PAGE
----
Something’s afoot: Krantz ‘00 publishes book on Bigfoot

Alexa Grechishkin, Campus Life Reporter

Set against the foot of the towering Blue Mountains and situated against a backdrop of rolling wheat fields, the scenic outdoors has become integral to Whitman’s image. Some believe that these benign ecosystems of the Pacific Northwest are hiding someone lurking below the surface — the legendary Bigfoot, also commonly referred to as Sasquatch. 

For Whitties coming to college from the areas surrounding Washington, Bigfoot is no stranger. Depicted as a hulking, hairy and elusive hominid, the presence of Sasquatch has graced gift shops across the state. First-year Ella Shropshire explained that after reading the 1910 book “Fearsome Creatures of the Lumberwoods,” she was enchanted by the cryptids depicted in American folklore. 

Senior Clover Beaty explained that growing up in a forest famous for its Bigfoot sightings meant that Sasquatch was ever-present during her childhood. With the help of shows on “National Geographic,” “Animal Planet” and “Discovery Channel,” she began to shape her own understanding of the mythos surrounding Sasquatch through the media she consumed.

“Seeing [cryptids] in a more scientific light means being able to understand that everything still has functions, anatomy and lifelike qualities. Everything that might be legendary should also be treated as life,” Beaty said.

Cover taken from Laura Krantz’s website.

Shropshire agreed with this perspective, explaining that she didn’t have a definitive answer as to whether Bigfoot was really out in the world and instead found joy in consuming the media that arises from cultural understandings of cryptids. 

“Bigfoot is a cultural icon, and people love Bigfoot. I don’t think it matters whether or not he’s real [because] he’s important to a lot of people,” Shropshire said.

Laura Krantz’s newly published book, “The Search for Sasquatch,” recognizes the pull that naturally comes from mystery that draws people like Beatty and Shropshire into media and discussion surrounding cryptids.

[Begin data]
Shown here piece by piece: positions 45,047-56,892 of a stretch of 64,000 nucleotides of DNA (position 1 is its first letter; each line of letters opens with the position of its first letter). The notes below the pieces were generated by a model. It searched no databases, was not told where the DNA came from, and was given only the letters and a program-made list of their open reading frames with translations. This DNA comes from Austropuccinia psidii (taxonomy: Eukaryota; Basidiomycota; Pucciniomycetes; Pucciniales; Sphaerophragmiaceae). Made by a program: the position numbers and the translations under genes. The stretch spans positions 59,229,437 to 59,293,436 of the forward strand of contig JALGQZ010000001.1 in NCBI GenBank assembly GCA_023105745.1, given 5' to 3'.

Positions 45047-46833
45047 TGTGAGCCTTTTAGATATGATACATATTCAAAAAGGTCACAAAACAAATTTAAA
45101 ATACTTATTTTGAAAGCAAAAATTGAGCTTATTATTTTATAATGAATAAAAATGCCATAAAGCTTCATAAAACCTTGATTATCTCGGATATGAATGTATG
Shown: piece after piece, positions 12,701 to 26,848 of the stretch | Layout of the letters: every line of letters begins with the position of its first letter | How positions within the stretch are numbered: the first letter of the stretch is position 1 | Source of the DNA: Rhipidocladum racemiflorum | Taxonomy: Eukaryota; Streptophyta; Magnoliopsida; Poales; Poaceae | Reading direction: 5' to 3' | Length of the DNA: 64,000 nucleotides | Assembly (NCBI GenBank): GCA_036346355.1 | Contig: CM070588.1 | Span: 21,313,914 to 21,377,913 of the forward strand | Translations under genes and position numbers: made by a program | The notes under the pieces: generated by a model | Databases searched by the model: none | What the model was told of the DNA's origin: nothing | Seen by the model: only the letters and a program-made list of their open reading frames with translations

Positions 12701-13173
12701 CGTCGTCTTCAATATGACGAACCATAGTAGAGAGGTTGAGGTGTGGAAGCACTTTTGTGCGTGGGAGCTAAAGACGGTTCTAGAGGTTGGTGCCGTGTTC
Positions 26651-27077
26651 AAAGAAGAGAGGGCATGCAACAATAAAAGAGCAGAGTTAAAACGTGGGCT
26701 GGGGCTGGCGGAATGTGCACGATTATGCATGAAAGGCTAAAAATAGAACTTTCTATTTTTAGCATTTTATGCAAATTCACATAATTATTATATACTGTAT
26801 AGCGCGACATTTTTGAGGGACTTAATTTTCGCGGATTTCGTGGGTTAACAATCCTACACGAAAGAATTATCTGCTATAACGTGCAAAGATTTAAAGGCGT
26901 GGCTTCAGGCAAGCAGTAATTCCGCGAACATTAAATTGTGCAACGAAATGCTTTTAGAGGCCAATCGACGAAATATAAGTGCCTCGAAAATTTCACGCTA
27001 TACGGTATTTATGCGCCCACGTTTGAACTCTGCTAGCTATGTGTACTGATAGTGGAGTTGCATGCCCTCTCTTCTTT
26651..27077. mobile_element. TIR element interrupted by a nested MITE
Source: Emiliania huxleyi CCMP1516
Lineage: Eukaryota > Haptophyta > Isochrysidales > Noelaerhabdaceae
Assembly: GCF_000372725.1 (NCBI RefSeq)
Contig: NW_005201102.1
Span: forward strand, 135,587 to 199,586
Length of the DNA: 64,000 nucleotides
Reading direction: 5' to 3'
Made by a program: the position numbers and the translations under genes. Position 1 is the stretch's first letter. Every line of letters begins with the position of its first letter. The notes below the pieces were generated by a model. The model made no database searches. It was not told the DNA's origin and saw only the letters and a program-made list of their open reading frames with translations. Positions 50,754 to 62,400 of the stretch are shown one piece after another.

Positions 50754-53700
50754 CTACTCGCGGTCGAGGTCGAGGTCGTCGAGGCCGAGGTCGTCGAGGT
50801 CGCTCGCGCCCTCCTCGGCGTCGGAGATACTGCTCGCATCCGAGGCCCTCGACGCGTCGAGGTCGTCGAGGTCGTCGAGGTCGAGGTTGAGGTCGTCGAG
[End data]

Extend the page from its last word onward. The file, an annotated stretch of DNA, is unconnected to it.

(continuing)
After releasing the first season of her podcast, “Wild Thing,” centering on Bigfoot, parents and educators were expressing their desire for a similar piece of media that their kids could enjoy. Krantz was up for the challenge and saw inherent educational value in subjects that many adults treat as mere fantasy. 

“[The book] is a great opportunity for them to ask questions about something that is a big mystery in American folklore and use science to try and answer those questions,” Krantz said. “Part of my goal was to introduce some critical thinking, critical reasoning and scientific literacy, while at the same time letting them have a bit of wonder about the world.”

For Shropshire, the sense of wonder that legends like Bigfoot inspires is something worth carrying into adulthood.

“I think experiencing childlike wonder is something you should do in your life. Bigfoot and having fun with these myths that exist around you is a way to interact with your inner child when you get excited about magical or mystical things… For me at least, it makes me experience life a little bit brighter,” Shropshire said. 

Beaty explains that seeing Bigfoot through a scientific lens can act as a valuable lesson on how we interact with the ecosystem around us. She advocates for leaving Bigfoot at peace in his environment if his existence is proven and distancing woodland dwelling creatures from further human interference. 

Regardless of your age or whether you believe, there are valuable lessons that popular legends like Bigfoot can teach us. By blending disciplines to create work that honors Bigfoot in a new way, Krantz has exemplified the ways that interdisciplinary understanding crafts valuable new perspectives. 

“The book and the podcast from which it came from are very much the product of a liberal arts experience. It’s science, it’s philosophy, it’s psychology, it’s history, it’s biology…,” Krantz said. “It is this general feeling that none of these subjects work in isolation, and they all are pulling from different aspects of the human experience.” 

By letting a little bit more whimsy into our lives and understanding legends as existing in dialogue with the world around us, readers are able to experience joy through the scientific pursuit of Bigfoot.